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Turkey rejects US pressure for Ankara to cancel Russian missile deal

Turkey wants to purchase both US military aircraft and Russian air defence systems, much to US's disapproval
Ankara is planning to replace its F-16 fleet in near future with dozens of F-35s (AFP)

Turkey rebuffed US pressure on Friday to purchase Russian missiles, saying Ankara was already in discussions over the delivery of the disputed S-400 defence system. 

"We have signed a deal with Russia, and this deal is valid. Now we are discussing the delivery process," Foreign Minister Mevlut Cavusoglu said during a press conference with his Russian counterpart in the Turkish city of Antalya.

"We have an agreement with Russia, and we are bound by it," he said, adding that pressure from other countries was against international law.

Cavusoglu said Turkey had also met its obligations as a partner in the F-35 jet made by US company Lockheed Martin.

"Turkey is also a partner in the F-35 project. Some parts are being made in here in Turkey. Turkey has fulfilled its responsibilities in this regard," the minister said.

US attempts to block F-35 purchase 

Ankara's statement comes after four US senators on Thursday introduced a bill to block Turkey's participation in America's F-35 fighter jet programme.

Republican Senator James Lankford, who is one of the sponsors for the bill, described it as an attempt to send "a clear message" to Ankara that it cannot acquire both American and Russian military technology.

"Turkey is an important Nato ally and willing partner in addressing a number of US national security priorities," Lankford said.

"It's concerning that Turkey would seek close defence cooperation with Russia, whose authoritarian ruler seeks to undermine Nato and US interests at every turn."

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The bill is the latest chapter in an ongoing diplomatic spat between Washington and Ankara, which plans to purchase both US-made F-35 aircraft and Russia's S-400 defence system.

The US has argued that the Russian system would compromise the security equipment of the American fighter jets.

The four senators who introduced the bill dubbed the "Protecting Nato Skies Act of 2019", have all expressed alarm over Turkey's planned purchase of Russian S-400 missiles.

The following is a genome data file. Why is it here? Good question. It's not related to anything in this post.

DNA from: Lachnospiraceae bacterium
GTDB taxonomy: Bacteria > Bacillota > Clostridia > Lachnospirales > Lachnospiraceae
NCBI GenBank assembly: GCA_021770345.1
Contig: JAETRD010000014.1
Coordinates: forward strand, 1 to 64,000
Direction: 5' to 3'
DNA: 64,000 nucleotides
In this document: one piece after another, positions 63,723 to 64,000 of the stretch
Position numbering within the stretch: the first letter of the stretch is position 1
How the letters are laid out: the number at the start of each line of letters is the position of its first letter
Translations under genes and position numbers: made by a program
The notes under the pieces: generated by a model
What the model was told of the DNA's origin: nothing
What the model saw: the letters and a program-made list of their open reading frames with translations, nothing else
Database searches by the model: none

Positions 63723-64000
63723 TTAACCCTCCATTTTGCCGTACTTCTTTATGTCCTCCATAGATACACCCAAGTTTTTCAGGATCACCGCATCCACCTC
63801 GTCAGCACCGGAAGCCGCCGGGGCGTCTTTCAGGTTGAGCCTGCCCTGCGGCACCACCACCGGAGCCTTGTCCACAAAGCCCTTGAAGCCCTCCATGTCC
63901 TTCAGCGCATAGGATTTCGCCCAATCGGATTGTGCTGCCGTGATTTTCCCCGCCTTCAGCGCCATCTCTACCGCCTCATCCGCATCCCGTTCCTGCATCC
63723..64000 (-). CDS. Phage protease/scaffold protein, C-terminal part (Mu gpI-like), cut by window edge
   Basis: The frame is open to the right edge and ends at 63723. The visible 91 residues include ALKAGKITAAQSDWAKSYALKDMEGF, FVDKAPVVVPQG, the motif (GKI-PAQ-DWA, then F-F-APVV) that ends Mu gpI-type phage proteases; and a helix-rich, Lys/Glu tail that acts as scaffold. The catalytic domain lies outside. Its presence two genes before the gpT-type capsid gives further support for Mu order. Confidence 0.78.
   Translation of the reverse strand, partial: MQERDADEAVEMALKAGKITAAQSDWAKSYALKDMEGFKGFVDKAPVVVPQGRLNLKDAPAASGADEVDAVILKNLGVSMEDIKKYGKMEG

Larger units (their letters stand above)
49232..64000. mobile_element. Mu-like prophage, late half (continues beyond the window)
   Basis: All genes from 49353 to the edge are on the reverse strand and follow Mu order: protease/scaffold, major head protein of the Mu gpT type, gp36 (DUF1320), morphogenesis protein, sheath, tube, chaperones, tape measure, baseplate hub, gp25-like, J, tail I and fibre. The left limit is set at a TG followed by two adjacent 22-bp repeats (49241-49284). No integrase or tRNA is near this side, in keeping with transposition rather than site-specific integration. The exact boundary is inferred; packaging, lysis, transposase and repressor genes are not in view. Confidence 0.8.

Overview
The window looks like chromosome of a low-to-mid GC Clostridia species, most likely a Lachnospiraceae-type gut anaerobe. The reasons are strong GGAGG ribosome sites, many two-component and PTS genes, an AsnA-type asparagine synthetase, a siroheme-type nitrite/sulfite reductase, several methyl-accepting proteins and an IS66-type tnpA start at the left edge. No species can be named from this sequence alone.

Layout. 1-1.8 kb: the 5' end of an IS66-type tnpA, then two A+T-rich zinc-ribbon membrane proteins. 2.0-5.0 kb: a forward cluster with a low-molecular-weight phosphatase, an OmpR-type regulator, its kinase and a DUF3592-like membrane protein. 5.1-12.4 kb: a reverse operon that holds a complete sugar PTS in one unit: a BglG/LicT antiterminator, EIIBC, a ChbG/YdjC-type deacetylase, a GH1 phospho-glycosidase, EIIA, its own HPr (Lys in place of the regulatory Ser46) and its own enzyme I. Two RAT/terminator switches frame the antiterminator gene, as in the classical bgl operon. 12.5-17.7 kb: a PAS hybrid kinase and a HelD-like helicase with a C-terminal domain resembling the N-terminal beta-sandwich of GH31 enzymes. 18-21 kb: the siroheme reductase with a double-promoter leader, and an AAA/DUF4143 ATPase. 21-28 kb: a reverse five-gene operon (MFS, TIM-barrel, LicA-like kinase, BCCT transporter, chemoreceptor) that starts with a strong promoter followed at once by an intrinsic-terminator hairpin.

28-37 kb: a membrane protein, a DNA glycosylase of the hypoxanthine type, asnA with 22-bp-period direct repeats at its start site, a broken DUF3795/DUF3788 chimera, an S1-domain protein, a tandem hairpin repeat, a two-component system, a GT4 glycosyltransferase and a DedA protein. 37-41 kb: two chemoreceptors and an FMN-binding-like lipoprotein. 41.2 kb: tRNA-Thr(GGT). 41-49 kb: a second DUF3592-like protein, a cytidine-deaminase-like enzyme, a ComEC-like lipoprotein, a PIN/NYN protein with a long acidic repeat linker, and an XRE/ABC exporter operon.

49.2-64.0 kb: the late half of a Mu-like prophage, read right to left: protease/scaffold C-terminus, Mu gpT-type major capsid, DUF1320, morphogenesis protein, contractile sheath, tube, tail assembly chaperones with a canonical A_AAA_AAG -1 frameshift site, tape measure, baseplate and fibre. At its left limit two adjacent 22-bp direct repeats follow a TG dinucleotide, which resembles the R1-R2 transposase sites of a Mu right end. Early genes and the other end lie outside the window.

"Make no mistake: the Kremlin is an adversary of the United States and many of our Nato allies. The prospect of Russia having access to US aircraft and technology in a Nato country, Turkey, is a serious national and global security risk," said Democratic Senator Jeanne Shaheen, another co-sponsor.

The proposed legislation states that no US funds can be allocated to the transfer of the F-35 jets to Turkey, or to the transfer of accompanying data needed to maintain or support the aircraft.

It would also restrict US involvement in the construction of storage facilities in Turkey to hold the F-35s.

Only "a written certification" from President Donald Trump "that the government of Turkey does not plan or intend to accept the delivery of the S-400 air defence system" can override the restrictions, the bill reads.

It was unclear when the bill would come up for a vote in the Senate, or what level of support it would garner in Congress.

Last month, US Vice President Mike Pence personally appealed to Erdogan in a phone call to renege on a missile deal with Russia in favour of an American one, Middle East Eye reported exclusively.

During the phone call with Erdogan, Pence stressed that an alternative deal with Washington, which would see Turkey purchase Patriot missiles instead of the S-400, was still on the table, according to two Turkish sources with knowledge of the call.

The request stems from a US mandate that sanctions countries who conduct transactions with the Russian military industry, according to a law ratified by the US Congress in 2017 called CAATSA, or Countering America's Adversaries Through Sanctions Act.

Ankara is planning to replace its F-16 fleet in the near future with dozens of F-35s.